In the skillet with the gresse where you fried the jowl, add 2 cups water, the jowl bits, 1/2 teaspoon salt, 1/2 teaspoon red pepper flakes, and 1/2 cup finely chopped sweet yellow onions. Boil until rolling, then add 2 cups frozen black eyed peas. Cover, and simmer for at least 45 minutes, several hours is even better!

My family loves the jowl fried crisp like bacon, but there's many ways (and variations) to how you can cook it. For a unique twist, try wrapping a slice of jowl around asparagus spears and baking it! 

My family loves this dish served with turnip greens, corn bread, and fried potatoes - but some people enjoy other sides. Experiment, get creative, and maybe even change your luck in the coming year! 

Southern Thanksgiving Feast


I could have posted these recipes separately, but since this is my traditional Thanksgiving meal every year, I decided to list them here all together. I'll do a separate list for my Thanksgiving Deserts. 


Hands down, the best turkey you can serve is the one you harvested yourself. And if that turkey just happens to be young and plump - oh, son! 

First, just go ahead and check one more time for lead pellets. The easiest (and most sure-fire way) is to run your metal detector on over that bird. Go on, now!

Next, you'll need the following to stuff the carcass with:

Fresh Rosemary

Fresh Thyme 

Fresh Sage 

1/2 can of flat beer 

Roll the herbs into a bundle, tie with cotton string, shove into the cavity toward the neck. Next, lay the can of beer into the cavity, opening turned UP so the beer doesn't all pour out. 

Outside Rub 

1 stick REAL butter, room temp 

1 Tablespoon ground sage 

Mix together, rub entire turkey.

Bake upside down (breast down) uncovered at 350 degrees for 45 minutes. Then turn over, cover pan with aluminum foil and bake for another 45 minutes. At this point, you'll want to remove the beer can and spices, drain all the juice from the pan, cover the wing tips and legs with aluminum foil. Cover entire turkey with butter/sage again, and bake for another 30-45 minutes, uncovered. Once the breast is golden brown, remove the foil from wings and legs and allow them to brown as well. (Save herb bundle and pan drippings!)


Again, the best ham is from your own hog! But if that's not an option for you, try to buy one from a processor. I prefer bone-in, smoked hams. Avoid pre-sliced, because you'll loose much of the natural juices in cooking and have very dry meat.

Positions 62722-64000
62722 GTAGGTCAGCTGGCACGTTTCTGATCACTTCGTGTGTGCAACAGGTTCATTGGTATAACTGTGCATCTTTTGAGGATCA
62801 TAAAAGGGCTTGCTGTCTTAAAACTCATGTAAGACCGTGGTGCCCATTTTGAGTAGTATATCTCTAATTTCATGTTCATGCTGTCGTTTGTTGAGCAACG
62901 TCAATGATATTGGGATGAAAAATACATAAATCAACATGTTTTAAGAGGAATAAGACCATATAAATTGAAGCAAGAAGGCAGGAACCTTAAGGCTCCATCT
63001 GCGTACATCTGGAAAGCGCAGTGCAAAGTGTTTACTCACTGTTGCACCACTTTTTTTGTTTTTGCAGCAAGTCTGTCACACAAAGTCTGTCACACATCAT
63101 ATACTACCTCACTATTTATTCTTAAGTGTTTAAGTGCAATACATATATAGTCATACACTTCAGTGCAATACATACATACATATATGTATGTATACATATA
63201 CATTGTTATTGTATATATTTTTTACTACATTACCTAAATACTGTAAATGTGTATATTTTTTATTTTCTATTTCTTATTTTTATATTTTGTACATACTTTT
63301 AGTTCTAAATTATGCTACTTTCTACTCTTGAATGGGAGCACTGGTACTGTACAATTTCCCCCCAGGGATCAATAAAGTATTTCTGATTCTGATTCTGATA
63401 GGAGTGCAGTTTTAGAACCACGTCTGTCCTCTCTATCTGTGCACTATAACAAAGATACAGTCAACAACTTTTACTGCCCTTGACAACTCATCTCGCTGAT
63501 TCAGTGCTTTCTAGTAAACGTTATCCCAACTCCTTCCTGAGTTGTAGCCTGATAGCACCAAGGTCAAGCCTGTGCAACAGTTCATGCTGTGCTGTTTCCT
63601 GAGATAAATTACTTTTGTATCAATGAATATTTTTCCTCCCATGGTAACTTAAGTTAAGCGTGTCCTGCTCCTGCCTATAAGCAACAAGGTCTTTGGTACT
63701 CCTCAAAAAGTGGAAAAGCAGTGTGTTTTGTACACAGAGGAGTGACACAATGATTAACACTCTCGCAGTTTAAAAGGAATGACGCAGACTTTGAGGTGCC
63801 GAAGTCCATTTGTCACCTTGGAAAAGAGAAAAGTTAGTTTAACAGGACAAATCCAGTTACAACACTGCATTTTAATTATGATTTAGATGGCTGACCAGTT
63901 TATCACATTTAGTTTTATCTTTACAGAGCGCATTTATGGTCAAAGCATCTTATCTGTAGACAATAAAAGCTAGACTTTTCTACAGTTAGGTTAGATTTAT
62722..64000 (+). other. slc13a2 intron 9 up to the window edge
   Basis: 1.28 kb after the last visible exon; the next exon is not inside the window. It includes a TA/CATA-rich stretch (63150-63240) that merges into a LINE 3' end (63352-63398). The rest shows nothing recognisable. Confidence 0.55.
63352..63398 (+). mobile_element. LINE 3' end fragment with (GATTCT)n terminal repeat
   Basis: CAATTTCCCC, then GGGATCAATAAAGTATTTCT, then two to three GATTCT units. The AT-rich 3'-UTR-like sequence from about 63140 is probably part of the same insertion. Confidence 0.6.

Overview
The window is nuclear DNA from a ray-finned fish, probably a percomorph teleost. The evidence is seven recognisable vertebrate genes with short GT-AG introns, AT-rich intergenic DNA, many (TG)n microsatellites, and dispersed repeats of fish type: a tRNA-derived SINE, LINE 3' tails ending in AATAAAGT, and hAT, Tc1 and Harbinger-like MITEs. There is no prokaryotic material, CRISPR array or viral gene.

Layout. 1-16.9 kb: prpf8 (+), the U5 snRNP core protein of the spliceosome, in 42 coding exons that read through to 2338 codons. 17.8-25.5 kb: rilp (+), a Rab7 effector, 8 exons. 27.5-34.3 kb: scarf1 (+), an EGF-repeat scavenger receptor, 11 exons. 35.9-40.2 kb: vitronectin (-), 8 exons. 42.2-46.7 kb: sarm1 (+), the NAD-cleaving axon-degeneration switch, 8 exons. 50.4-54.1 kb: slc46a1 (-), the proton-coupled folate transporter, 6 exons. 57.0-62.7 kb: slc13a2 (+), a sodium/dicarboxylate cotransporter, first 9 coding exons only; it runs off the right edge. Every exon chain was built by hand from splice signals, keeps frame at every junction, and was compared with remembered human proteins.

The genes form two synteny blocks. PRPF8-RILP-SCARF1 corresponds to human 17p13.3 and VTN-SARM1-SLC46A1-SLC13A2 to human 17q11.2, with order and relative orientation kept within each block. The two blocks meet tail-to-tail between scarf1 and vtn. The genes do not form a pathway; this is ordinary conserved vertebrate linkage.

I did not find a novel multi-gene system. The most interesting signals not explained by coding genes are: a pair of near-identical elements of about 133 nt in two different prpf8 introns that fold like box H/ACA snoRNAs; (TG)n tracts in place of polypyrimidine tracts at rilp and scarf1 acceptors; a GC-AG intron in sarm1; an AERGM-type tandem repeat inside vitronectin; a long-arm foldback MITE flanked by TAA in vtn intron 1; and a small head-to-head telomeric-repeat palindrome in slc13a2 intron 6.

Coat the entire ham in a mixture of 1/2 cup brown sugar, 1/2 cup maple syrup. Then wrap with bacon. I generally use an entire pound for this. 

Wrap tightly with aluminum foil, and place in baking pan. Bake at 350 for 35 to 40 minutes. Set aside to cool. 

When you can, remove aluminum foil, and slice the ham from the bone. Leave the slices in the pan juices, and cover the pan in aluminum foil. Before serving, pop back in the oven for 10 minutes. (Save pan drippings!)

Turnip Greens

In a large pot, toss in your ham bone and trimmings, fresh or canned turnip greens, and water to boil. Boil for 25 minutes, then lower the heat to simmer. Add 1 whole or sliced Jalapeno pepper, 1 teaspoon sugar, and salt to taste. Cover and allow to simmer until served.

Herbed Cornbread - Stuffing 

You can make one or both from the same cornbread batter. For the batter, you'll need:

Herb ball from the turkey, remove the cotton string 

2 cups Buttermilk 

2 eggs 

2 cups self-rising Cornmeal (not the mix!)

1/2 cup sliced Jalapenos 

1/2 cup tiny cubed sharp cheddar cheese

1/2 cup meat grease or 3 slices of bacon fried to render 1/2 cup grease

1/4 teaspoon salt 

Put the herbs and 1/2 cup of your Buttermilk into food processor and process until herbs are well ground. No stems! 

Mix everything (EXCEPT cheese and jalapeno!) together in large bowl, then pour into greased cast iron skillet. One ONE HALF add the cheese and peppers. Bake at 350 degrees for 25-30 minutes. 

Allow to cool, then divide. Slice 1/2 for cornbread (cheese/pepper half), crumble the other 1/2 for stuffing. 

Stuffing Ingredients 

2 cans chicken broth 

1 diced onion 

3 stalks celery, chopped 

1/2 cup turkey pan drippings 

3 eggs 

1 teaspoon ground sage 

Giblets - if you prefer!